I did my layout with four foot wide beds and two foot wide paths between them, which allowed me to comfortably fit 6 beds within the 40’ wide space. I ran the beds to about a foot from the edge, so about 22’ long in the 24’ long space.  I dug out some of the higher places in the paths to get them reasonably level and smooth, and put the displaced dirt on the beds. Once I finished the layout and the flattening, I used my tractor and 4’ wide tiller to till the garden beds (one last time) before planting, which wouldn’t have been necessary except I had previously compacted the dirt during filling. The tractor tires stay in the "path" because they are wider than the tiller.

Once I finished that, I did mixed plantings of annual vegetables in the six wide  beds. The beds got vine plants (squash, zucchini, butternut, cucumber, watermelon, pumpkin) to the south (to expand out), next tomatoes or peppers, and remaining large plants (Corn, okra, potatoes, peas, beans, popcorn) to the north. All of the beds got smaller plants mixed in along the sides, such as carrots, lettuce, celery, cilantro, and onions. The plants that were recommended for such had been started inside, the reminder were direct seeded.  

Thus far, I am happy with the end result. Probably a few smaller things I would have done differently with hindsight, but I am hopeful the garden works well this year.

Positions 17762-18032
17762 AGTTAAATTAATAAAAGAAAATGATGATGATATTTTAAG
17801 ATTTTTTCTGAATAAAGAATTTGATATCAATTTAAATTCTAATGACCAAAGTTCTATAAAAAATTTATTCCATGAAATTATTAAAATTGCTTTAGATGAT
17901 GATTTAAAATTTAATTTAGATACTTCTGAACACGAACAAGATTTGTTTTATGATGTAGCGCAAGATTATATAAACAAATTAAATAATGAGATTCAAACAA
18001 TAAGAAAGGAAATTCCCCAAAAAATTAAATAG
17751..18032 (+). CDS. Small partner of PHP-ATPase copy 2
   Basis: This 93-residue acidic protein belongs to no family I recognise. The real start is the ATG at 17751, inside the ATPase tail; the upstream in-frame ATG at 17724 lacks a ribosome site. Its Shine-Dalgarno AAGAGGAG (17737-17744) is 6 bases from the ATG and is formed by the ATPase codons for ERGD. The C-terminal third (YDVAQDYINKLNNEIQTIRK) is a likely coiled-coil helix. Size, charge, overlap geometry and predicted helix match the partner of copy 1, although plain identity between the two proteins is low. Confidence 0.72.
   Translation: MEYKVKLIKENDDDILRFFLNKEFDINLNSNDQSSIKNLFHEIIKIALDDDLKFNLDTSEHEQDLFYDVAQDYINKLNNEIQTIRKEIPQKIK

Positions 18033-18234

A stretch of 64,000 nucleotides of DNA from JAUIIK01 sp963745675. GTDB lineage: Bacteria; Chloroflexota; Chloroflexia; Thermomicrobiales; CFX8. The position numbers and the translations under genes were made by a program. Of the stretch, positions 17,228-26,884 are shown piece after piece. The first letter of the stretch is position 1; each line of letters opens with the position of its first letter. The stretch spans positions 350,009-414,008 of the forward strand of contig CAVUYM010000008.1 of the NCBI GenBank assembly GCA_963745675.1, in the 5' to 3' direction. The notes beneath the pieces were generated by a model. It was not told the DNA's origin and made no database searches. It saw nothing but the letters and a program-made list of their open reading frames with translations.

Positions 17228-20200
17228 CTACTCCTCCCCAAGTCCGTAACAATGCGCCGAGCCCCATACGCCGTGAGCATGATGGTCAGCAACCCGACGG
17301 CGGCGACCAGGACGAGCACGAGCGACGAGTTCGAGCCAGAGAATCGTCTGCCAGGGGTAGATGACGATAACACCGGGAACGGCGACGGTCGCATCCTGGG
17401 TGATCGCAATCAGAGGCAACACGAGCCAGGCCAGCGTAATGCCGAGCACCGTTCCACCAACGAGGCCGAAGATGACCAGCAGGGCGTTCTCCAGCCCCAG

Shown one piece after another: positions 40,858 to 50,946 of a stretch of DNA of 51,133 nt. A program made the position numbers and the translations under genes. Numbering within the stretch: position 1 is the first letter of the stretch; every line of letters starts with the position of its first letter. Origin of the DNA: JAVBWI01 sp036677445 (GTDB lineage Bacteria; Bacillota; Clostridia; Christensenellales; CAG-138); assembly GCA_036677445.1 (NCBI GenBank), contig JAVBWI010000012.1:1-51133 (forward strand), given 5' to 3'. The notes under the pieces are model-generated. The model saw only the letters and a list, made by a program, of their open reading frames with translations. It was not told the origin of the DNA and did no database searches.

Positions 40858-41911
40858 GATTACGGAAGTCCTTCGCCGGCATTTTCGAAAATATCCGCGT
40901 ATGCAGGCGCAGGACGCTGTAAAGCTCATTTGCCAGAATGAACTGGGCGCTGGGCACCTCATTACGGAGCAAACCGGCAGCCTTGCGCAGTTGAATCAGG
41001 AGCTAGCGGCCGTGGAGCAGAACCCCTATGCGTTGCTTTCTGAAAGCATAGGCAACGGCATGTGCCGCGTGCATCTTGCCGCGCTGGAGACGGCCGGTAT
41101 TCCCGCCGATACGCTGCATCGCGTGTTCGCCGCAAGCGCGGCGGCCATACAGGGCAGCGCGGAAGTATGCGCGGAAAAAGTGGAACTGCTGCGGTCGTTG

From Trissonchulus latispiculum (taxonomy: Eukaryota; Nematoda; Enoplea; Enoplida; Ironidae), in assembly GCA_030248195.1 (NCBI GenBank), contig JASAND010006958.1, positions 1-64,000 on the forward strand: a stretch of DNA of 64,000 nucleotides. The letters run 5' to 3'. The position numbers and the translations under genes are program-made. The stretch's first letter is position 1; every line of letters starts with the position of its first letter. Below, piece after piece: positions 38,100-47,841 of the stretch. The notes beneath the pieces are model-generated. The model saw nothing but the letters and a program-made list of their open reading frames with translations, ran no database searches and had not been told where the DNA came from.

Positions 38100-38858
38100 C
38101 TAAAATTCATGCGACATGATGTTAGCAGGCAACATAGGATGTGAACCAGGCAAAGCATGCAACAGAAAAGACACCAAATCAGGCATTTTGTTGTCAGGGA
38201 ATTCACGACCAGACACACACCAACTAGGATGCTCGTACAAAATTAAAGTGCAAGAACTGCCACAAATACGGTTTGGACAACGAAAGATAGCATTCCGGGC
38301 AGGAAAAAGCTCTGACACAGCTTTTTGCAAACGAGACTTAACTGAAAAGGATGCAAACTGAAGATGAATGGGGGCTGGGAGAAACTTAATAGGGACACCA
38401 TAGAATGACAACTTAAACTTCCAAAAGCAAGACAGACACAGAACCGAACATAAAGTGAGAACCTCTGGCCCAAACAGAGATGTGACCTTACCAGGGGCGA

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John Young
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I was able to spread some wood chips on the paths between my garden beds. I hope this holds in some extra moisture and helps improve the soil.

I apparently didn't compress the soil mix enough and/or used too much perlite when I made my seed starting mix. When I transplanted my started plants the soil fell apart a bit during the process. I ended up reseeding several of the small plants that were not looking so hot after transplanting.
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Location: Illinois
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This looks like a very nice garden, thank you for all the pictures. You certainly put a lot of work into it! How has it turned out so far?
 
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Location: Vancouver Island
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How did your garden grow last year? Have you needed to change anything? I have a low lying, dampish spot which I wish to build up by a couple of feet to then use for conventional beds and I am considering starting in a similar way. Like a hugelkulture bed without the hugel. I have a shortage of really nice soil and plenty of poorer soil so would incorporate lots of organic stuff as I go, a bit like a lasagne bed. Time to do it is now!